After nightfall, both sides called a ceasefire. Meade was scorching. The tide of the Gettysburg fight nearly shifted against him. His flanks were dangerously close to being penetrated by the Confederates. However, they were unable to breach his defenses. His defensive strategy relied on protecting his supply lines, which gave him the flexibility to swiftly deploy reinforcements. Lee saw that his opponent’s left flank was about to give way, and he acted accordingly. He resolved to devote his time and energy there once again the following day.

Battle of Gettysburg: Pickett’s Charge

July 3, 1863

On July 3, however, it was Northerners who were on the attack. Almost all of Meade’s reinforcements had arrived. He realized he was outgunned now. The tides of the Battle of Gettysburg shifted. Northern artillery opened a fierce morning attack on Southern forces who had captured the foot of Cup’s Hill the day before. The Union soldiers then engaged the Southern forces in fierce hand-to-hand fighting in an effort to break their grip over the South. A waste of time.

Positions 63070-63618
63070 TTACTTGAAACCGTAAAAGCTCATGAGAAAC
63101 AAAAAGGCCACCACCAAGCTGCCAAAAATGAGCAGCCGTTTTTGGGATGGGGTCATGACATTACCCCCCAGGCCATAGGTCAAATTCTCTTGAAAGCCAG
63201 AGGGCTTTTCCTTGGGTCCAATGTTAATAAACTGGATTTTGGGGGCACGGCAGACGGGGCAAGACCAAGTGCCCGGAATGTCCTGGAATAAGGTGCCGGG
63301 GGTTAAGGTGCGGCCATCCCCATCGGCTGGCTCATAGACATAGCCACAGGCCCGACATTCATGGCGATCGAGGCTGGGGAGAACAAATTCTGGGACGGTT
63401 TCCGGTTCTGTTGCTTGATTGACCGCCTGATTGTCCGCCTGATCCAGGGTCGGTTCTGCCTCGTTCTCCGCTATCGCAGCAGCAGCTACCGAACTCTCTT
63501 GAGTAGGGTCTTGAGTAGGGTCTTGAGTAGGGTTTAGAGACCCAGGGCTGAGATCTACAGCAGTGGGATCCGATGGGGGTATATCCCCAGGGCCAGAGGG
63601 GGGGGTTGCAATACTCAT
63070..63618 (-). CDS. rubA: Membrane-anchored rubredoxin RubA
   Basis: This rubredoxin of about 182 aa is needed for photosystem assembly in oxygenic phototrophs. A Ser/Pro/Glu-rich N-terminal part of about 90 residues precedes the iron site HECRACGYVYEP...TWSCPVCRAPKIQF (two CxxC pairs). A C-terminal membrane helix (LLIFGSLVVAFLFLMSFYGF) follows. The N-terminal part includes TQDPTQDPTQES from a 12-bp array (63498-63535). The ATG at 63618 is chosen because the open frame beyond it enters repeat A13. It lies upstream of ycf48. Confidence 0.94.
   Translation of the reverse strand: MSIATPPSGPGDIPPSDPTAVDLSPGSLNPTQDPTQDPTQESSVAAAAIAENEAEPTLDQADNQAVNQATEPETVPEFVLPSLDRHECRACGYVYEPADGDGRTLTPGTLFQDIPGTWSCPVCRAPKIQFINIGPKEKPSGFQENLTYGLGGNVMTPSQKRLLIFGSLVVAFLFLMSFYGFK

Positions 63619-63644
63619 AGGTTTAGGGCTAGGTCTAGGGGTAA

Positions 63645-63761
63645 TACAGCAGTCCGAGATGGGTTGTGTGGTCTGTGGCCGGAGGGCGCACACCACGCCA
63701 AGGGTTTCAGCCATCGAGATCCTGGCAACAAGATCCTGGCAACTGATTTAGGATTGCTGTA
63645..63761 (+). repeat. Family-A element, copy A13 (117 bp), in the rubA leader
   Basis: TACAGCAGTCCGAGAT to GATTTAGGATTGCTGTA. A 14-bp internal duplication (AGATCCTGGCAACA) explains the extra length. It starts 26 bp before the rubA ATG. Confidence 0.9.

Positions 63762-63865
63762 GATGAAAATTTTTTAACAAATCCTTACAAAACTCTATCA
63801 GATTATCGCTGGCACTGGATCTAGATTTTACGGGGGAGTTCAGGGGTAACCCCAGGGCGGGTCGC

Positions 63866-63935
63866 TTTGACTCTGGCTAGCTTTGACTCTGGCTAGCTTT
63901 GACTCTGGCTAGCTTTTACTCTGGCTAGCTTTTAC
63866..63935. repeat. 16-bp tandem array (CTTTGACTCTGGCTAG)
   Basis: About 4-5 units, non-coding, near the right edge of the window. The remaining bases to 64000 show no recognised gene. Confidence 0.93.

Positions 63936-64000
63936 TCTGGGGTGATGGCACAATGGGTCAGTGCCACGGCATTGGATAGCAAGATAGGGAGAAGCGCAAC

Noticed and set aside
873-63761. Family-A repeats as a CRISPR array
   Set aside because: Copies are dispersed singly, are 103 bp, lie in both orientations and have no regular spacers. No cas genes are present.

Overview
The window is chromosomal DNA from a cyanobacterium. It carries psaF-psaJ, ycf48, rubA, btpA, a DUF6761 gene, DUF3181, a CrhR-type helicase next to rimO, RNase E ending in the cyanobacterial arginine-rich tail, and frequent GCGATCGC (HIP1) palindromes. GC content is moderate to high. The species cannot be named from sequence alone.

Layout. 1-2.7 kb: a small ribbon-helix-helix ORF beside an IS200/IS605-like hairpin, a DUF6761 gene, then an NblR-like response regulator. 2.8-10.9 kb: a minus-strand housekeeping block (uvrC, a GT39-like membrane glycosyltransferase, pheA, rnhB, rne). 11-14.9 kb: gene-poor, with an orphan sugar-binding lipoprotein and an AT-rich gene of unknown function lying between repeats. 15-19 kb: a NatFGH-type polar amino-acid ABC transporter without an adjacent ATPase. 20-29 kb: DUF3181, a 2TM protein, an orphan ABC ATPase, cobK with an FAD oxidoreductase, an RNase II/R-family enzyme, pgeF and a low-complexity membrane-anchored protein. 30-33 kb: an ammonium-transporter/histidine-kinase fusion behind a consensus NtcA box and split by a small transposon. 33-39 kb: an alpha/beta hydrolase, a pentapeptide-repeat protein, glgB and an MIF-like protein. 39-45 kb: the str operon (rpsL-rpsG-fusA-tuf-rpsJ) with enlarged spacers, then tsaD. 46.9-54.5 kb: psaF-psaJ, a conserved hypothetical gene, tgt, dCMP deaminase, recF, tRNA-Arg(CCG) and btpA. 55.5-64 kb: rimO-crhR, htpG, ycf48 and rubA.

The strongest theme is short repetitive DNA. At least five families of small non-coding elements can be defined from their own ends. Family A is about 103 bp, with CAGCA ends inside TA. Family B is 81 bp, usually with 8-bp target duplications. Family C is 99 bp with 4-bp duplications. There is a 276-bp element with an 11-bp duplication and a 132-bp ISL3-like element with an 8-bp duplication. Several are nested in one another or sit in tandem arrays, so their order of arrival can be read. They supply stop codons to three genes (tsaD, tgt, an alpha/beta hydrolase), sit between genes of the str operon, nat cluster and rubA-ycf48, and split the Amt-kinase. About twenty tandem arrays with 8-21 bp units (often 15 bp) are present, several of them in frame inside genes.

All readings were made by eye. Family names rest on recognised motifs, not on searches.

Lee decided to make a change. He planned a strike targeting the region’s geographic core in the north. General Pickett’s Division would serve in this capacity. At one in the afternoon, the Confederate artillery launched a heavy bombardment of Cemetery Ridge in an effort to break up the Northern defenses. However, General Henry Jackson Hunt oversaw the artillery units of the Union.